Drug launches across Europe will be affected by coronavirus

pharmafile | March 20, 2020 | News story | Medical Communications, Sales and Marketing EU, Europe, coronavirus, pharma 

The COVID-19 pandemic will affect European launches of drugs for a host of diseases including HIV, cancer and sickle cell disease, according to analysts.

Experts from the Jefferies Financial Group have predicted that Europe may avoid the worst of pharmaceutical supply disruptions from coronavirus, but it will still be hit hard in terms of drug launches. It could also impact patients’ treatment through hospital-administered drugs if fewer patients are able to see a doctor, due to their attention being focused on treating the pandemic. This would affect pharmaceutical companies’ sales of their drug products.

There are some notable drugs from the top European pharmaceutical companies that could face delayed launches. Novo Nordisk’s Rybelsus (semaglutide) type 2 diabetes pill is one under threat, with an estimated $524 million in potential sales at risk.  Another is AstraZeneca’s launch of Calquence for chronic lymphocytic leukaemia, where predicted sales of $44 million are also at risk.

In terms of economic impacts on the companies themselves, Jefferies predicts this will significantly hurt their share prices. Already there is a decline of around 1% for the European drug companies. Jefferies has predicted that a worst case scenario of a 30% fall in drug sales would mean Roche’s shares would be down 11%, Sanofi by 8%, GlaxoSmithKline (GSK) by 7%, AstraZeneca by 4%, Novartis by 2.5% and Novo Nordisk by 1.2%.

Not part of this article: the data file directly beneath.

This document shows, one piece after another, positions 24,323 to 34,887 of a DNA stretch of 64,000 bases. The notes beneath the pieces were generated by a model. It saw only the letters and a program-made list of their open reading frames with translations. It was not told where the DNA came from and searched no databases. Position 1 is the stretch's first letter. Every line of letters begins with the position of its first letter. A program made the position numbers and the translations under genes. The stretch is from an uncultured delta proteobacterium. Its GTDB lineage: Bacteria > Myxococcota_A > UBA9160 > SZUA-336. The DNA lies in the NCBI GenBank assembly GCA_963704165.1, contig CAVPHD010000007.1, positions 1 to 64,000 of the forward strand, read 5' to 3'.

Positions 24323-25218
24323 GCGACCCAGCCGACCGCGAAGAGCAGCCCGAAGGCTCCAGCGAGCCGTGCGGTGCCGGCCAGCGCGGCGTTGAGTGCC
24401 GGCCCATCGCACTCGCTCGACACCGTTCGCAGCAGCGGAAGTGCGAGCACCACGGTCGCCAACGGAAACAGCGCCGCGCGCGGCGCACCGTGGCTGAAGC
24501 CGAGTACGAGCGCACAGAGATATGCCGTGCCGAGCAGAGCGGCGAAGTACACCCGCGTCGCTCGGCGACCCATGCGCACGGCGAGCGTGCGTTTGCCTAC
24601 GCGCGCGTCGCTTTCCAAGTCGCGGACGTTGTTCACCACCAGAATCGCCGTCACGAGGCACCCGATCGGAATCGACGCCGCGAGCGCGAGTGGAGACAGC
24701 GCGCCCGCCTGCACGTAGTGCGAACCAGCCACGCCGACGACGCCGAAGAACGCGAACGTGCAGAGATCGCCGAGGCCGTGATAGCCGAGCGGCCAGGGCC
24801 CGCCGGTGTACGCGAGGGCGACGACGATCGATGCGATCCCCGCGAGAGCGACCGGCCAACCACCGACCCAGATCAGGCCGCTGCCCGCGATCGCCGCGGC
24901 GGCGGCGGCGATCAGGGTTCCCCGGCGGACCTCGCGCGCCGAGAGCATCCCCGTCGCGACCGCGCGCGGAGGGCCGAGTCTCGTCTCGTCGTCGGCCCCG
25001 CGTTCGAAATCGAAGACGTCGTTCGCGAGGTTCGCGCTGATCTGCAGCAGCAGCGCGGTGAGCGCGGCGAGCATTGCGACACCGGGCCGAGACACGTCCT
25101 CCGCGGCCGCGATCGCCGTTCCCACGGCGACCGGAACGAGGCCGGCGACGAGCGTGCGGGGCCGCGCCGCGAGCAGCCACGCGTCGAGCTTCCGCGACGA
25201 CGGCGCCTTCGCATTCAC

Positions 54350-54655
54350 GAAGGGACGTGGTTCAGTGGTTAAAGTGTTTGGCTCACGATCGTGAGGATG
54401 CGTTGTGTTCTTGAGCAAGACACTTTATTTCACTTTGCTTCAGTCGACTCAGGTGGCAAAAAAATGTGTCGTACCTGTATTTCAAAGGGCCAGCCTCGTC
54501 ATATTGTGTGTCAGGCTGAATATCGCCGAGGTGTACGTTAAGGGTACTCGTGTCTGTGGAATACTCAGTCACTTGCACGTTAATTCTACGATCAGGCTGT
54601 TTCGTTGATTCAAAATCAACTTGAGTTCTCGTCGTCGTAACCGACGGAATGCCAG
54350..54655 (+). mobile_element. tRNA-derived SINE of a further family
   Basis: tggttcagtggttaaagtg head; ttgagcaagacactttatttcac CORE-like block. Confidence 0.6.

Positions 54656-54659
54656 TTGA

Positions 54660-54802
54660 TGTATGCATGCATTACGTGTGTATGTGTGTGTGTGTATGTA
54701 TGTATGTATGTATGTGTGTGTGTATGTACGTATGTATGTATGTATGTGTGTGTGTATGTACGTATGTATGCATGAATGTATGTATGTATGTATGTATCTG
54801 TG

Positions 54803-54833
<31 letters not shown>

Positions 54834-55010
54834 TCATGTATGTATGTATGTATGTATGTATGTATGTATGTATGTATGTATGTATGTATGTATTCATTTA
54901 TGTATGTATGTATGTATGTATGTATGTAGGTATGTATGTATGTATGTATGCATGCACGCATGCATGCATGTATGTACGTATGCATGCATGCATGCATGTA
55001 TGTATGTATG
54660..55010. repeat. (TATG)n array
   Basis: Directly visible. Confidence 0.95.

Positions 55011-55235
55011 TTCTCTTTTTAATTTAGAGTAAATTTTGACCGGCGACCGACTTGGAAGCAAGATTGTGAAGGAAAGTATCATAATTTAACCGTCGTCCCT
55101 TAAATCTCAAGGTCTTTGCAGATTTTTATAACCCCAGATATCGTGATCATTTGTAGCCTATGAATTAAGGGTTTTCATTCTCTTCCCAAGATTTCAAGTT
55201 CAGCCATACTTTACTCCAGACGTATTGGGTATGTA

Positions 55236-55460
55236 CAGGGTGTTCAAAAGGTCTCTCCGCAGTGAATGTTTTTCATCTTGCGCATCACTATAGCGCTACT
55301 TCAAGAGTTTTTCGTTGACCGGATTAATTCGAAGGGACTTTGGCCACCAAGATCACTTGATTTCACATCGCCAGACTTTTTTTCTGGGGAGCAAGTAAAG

Jefferies also concluded that no drug companies in Europe would benefit from the spread of the pandemic, even those who create respiratory drugs, tests, treatments or vaccines for the coronavirus.

Across the Atlantic, European companies are facing problems in getting drugs launched there too. There is potential for FDA reviews to be delayed; this would directly affect AstraZeneca, which has multiple drugs under review including its PARP treatment Lynparza.

There is also potential for delays to advisory board meetings that are convened by the FDA to guide decision making on important drugs and give a pharmaceutical company indication as to whether their treatment will be approved. Jefferies points to GSK’s 21 April meeting on their respiratory drug Trelegy Ellipta as one that could face a delay.

Across the board, it is expected that clinical trials are already facing massive disruptions due to the pandemic, with recruitment and adherence being hard to control. This will further delay the launch of new drugs.

Conor Kavanagh

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